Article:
Tesco sees Irish sales continue to rise, but UK growth slows ahead of Brexit

Tesco grew sales in Ireland by nearly 3% in the last three months, but growth in its core UK market slowed.

In a trading update, the British supermarket giant said it grew overall group sales by 0.4% to just under £14bn (€16bn) in the three months to the end of May - the first quarter of its financial year.

In Ireland, Tesco said it saw a 2.7% rise in sales to £567m, with like-for-like sales ahead by 1.3%. It attributed the rise in Irish sales to its 'You Won't Pay More' campaign in addition to targeted coupon activity.

In April, Tesco reported a 5% rise in annual revenues for its Irish operations to just under €2.7bn; saying it had continued to make "good progress in a competitive market".

In its first quarter Tesco also saw 2.6% sales growth in Asia, but a near 8% decline in central Europe and a 0.4% dip in UK sales. On a like-for-like basis, UK sales were up by 0.4%.

Nevertheless, group chief executive Dave Lewis put a brave face on the update, saying: "We have had a strong start to the year, growing ahead of the UK market on both a volume and value basis. Our customer offer is more competitive than ever."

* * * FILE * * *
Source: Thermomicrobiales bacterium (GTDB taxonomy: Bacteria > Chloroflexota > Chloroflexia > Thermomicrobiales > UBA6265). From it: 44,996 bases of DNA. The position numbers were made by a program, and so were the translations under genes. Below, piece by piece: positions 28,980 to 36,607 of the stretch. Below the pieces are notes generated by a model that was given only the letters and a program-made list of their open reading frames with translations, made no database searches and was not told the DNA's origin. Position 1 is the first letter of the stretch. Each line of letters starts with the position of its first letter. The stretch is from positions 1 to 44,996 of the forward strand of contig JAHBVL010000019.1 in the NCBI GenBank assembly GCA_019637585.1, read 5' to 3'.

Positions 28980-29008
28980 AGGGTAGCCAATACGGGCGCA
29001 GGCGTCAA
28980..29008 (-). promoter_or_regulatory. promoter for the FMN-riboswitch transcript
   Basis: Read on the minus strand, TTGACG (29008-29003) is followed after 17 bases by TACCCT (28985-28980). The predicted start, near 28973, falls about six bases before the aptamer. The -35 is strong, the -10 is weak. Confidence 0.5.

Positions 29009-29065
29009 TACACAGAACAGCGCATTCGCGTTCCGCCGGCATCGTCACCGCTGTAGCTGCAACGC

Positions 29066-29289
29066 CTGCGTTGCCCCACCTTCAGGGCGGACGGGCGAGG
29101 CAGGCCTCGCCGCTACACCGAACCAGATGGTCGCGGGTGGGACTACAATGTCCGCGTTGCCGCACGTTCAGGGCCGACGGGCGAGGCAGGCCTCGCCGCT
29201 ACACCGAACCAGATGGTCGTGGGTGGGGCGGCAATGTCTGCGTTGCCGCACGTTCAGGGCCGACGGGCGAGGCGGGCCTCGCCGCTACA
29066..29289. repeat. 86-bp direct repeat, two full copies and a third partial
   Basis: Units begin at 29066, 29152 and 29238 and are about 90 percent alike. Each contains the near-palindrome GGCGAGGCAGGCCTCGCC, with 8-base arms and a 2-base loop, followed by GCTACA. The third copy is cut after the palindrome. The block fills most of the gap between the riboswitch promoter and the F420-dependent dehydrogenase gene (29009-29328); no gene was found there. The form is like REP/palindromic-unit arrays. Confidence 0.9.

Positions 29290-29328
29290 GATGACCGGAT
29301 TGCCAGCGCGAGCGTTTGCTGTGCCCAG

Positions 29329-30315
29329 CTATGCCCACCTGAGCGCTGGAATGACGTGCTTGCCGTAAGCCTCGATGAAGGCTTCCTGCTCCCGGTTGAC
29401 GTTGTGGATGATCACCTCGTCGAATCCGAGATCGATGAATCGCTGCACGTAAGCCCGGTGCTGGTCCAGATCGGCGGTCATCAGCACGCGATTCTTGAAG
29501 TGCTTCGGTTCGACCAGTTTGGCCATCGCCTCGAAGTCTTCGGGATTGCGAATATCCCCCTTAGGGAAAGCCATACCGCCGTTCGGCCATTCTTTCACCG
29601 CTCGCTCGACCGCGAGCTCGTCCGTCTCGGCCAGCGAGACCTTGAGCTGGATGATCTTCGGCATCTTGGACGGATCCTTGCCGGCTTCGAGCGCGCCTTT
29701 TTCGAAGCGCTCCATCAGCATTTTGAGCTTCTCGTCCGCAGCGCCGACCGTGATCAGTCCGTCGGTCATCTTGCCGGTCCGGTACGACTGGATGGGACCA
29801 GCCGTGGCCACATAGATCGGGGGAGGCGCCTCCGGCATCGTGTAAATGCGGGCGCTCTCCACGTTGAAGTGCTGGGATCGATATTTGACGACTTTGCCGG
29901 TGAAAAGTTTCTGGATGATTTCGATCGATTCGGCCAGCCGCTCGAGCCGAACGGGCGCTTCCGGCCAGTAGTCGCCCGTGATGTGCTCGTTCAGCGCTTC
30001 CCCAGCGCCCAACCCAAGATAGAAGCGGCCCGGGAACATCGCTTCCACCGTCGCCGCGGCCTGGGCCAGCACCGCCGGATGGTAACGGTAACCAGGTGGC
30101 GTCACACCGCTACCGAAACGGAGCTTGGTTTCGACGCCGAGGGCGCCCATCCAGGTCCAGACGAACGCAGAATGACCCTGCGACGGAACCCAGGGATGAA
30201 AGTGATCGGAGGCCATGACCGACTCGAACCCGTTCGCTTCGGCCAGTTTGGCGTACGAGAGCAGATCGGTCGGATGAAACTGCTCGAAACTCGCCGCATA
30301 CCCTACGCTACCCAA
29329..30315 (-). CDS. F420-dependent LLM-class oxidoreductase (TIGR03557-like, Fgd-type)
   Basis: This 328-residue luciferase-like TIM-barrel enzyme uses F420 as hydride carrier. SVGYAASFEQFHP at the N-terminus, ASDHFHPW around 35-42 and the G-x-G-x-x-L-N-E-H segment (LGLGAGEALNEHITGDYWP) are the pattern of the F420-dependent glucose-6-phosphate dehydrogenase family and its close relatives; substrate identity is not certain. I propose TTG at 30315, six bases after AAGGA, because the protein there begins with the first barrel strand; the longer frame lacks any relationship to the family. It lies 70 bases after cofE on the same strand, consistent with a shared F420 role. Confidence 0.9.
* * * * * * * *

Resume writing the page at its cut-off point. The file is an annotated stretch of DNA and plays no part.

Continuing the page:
The Tesco boss said he had unfinished business after the latest figures showed a slowdown in a subdued grocery market in the UK, which is under a cloud from poor early summer weather.

Celebrating its 100th anniversary, Tesco is deep into a recovery plan under Mr Lewis after a 2014 accounting scandal capped a dramatic downturn in its fortunes.

The plan’s success has prompted speculation that the former Unilever executive may look to move on after five years as CEO. But he said there was more work to do at Tesco.

“I’m aware of all the chatter. I’m focused on Tesco, very happy with the team, the business. We haven’t finished what we started,” he said.

Mr Lewis said there had been some weakening in consumer sentiment in the UK, partly driven by the political backdrop.

In Tesco’s second quarter, the year-on-year comparison will not get any easier, given last summer’s heatwave and the soccer World Cup which boosted demand.

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